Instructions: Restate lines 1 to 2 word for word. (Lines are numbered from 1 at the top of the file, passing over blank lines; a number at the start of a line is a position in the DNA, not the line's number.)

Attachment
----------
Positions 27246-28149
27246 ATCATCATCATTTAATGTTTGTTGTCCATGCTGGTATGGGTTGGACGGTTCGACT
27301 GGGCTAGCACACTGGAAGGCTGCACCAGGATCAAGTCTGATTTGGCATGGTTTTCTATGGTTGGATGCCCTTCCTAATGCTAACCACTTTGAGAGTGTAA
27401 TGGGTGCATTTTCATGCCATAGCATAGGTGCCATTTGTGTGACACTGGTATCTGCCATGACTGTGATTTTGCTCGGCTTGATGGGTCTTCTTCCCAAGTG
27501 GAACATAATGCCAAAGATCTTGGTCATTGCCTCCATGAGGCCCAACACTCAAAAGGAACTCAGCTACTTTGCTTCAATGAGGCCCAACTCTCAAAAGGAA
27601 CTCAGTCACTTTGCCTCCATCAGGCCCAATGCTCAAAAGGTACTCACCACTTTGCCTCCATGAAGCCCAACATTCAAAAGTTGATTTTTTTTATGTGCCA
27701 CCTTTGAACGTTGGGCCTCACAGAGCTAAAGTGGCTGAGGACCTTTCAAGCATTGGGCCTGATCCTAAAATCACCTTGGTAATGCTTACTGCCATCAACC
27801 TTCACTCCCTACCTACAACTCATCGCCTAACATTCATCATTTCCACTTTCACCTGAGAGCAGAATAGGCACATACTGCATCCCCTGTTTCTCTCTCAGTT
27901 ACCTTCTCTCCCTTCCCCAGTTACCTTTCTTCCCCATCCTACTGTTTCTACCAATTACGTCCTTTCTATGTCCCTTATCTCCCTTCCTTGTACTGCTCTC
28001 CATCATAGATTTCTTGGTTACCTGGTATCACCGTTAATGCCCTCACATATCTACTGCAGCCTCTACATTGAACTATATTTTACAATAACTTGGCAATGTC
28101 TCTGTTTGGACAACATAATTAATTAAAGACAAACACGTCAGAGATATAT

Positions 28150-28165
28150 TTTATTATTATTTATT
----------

Positions 27246-28149
27246 ATCATCATCATTTAATGTTTGTTGTCCATGCTGGTATGGGTTGGACGGTTCGACT